Over the next eight days, Green Valley’s Mark Mandel and partner Ken Shuart will ride 3,000 miles from Oceanside, California, to Annapolis, Maryland.

Trains don’t stop until they reach their destinations. Sure, they’ll slow down to collect supplies, but they’ll keep going until the job is done.

That’s how Green Valley’s Mark Mandel and cycling partner Ken Shuart describe Race Across America’s (RAAM) two-man relay. The duo will start riding their bicycles on Saturday in Oceanside, California, and finish, eventually, in Annapolis, Maryland.

Riders will travel 3,000 miles and climb 175,000 feet across 12 states in what is nicknamed “The World’s Toughest Bicycle Race.” The route crosses three major mountain ranges (Sierra, Rocky and Appalachian) four of America’s longest rivers (Colorado, Mississippi, Missouri and Ohio) and the Great Plains. Mandel and Shuart hope to finish the race in 8½ days.

When asked why they chose this race, Mandel had a simple answer: “RAAM — it’s the pinnacle. It’s the hardest.”

Shuart agreed.

“I think that’s the other attraction,” Shuart said. “When any kind of race has ‘the hardest in the world’ pinned to it, I’m like, ‘OK, that’s next.’”

Mandel, 63, and Shuart, 60, prepared in different parts of the country. Mandel is a Southern Arizonan, while Shuart lives in Washington, D.C.

The pair connected years ago through their coach Justin Peschka. They first competed together in the 2014 Race Across the West (RAW). Mandel went on to compete in RAW solo a few years after first teaming up with Shuart.

“Then Mark said, ‘Hey, I want to do RAAM. Do you want to join me?’” Shuart said. “I’m like, ‘Mark, there’s better cyclists out there than me.’ But we sort of came to terms and agreed to do it. The rest is history.”

Mandel and Shuart will be helped by a 10-man crew that hails from Indiana, Illinois, Washington D.C. and Arizona. Crew members will work from the team’s van, RV and car while Mandel and Shuart ride.

Mandel and Shuart will take turns riding in 30-to-45-minute intervals. One will be on the bike while the other rider recovers, eats or sleeps in the van. The pair will eat solid foods in the morning and only liquids in the afternoon to help with digestion in high heat.

Because it’s a timed event, every switch-off has to be carefully calculated. The new rider will zoom ahead in the team’s van, and be waiting when for his teammate. The new rider can start when the current rider’s front wheel passes his back wheel. Basically, it’s a baton being passed back and forth across the continental United States.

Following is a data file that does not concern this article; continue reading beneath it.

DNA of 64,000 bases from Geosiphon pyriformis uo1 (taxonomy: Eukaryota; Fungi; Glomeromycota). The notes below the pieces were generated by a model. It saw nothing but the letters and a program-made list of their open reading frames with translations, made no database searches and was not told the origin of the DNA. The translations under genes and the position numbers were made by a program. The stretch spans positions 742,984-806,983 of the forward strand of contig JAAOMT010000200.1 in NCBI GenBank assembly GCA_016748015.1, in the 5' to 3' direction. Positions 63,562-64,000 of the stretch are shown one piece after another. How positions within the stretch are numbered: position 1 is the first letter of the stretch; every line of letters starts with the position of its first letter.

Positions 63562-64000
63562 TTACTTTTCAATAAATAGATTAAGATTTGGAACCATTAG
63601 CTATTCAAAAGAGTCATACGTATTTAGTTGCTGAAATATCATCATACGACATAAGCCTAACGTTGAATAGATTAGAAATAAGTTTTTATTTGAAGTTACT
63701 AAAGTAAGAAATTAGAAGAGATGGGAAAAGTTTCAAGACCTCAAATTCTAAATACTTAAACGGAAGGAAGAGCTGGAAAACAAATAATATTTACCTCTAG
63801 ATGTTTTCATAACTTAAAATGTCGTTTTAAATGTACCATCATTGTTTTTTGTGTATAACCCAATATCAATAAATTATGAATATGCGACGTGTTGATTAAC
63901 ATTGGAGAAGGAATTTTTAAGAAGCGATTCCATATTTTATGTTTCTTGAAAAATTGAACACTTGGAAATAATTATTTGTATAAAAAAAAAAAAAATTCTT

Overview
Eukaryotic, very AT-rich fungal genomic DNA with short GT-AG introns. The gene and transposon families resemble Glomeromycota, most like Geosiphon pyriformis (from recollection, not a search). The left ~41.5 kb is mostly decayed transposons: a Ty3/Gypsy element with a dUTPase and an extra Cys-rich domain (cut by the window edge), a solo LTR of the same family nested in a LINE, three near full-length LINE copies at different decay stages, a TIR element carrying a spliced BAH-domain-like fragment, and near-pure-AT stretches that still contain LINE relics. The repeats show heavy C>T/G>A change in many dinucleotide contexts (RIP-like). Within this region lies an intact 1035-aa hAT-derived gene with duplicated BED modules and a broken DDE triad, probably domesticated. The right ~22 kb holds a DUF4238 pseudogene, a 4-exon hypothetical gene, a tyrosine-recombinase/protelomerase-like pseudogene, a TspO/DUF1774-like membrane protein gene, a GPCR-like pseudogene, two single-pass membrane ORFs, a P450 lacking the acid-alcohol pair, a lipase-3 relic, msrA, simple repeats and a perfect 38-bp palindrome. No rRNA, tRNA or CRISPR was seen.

“The whole idea is the wheels are always turning,” Mandel said. “The cars will stop, but the bikes need to be moving. The crew, with the simulations, that was one of the first things that we communicated with them and they got it real fast. It’s the bikes — get them going. Get them out of the car, get them on the bike and get them going.”

Then there’s the logistical side of the race. The crew must prepare food, wash clothes, anticipate weather patterns and more — all while driving 16 miles per hour to stay on pace with the cyclists.

Mandel’s wife Laura, who has joined him on most of his sporting adventures, will cook meals for the crew. Because of limited space and the amount of food needed to feed a dozen people, Laura will need to deviate from the route to grocery-shop along the way.

“That is the hard part, trying to logistically figure out, ‘OK, I’m just going over here and where am I going to meet you guys? Because they’re going to keep going,’” Laura said. “The RV will keep going. I’ll be in the van, maybe, at that time. So, just trying to figure out where everyone is and hopefully we have connection with our phones and there’s good cell service everywhere. It’ll be interesting.”

The Mandels have been together for 37 years and married for 35. Mark said his wife has been his rock throughout his athletic career.

“I couldn’t do it without Laura,” he said. “There’s a lot that Ken and I can go through, but I lean on her big time.”

After completing the toughest bike race, Mandel said he wants to qualify for the Boston Marathon.

“So I may go back to my triathlon roots and start running again,” he said. “And then the cycling is a great recovery sport for legs when you’re running.”

Last year, Shuart sailed the Atlantic Ocean. Maybe this time, he’ll sail around the world. Or take part in The Great Divide, a self-supported mountain bike race along the Rocky Mountains that starts in Canada and runs about 2,800 miles to the Mexican border.

There’s more. Both men’s bucket lists are long.

“Then other things, like I’d like to go to (Mount) Everest base camp,” Shuart said. “The world is our playground. So you need to go out and find places to play.”

Contact reporter Norma Gonzalez at 520-262-3265 or ngonzalez@tucson.com.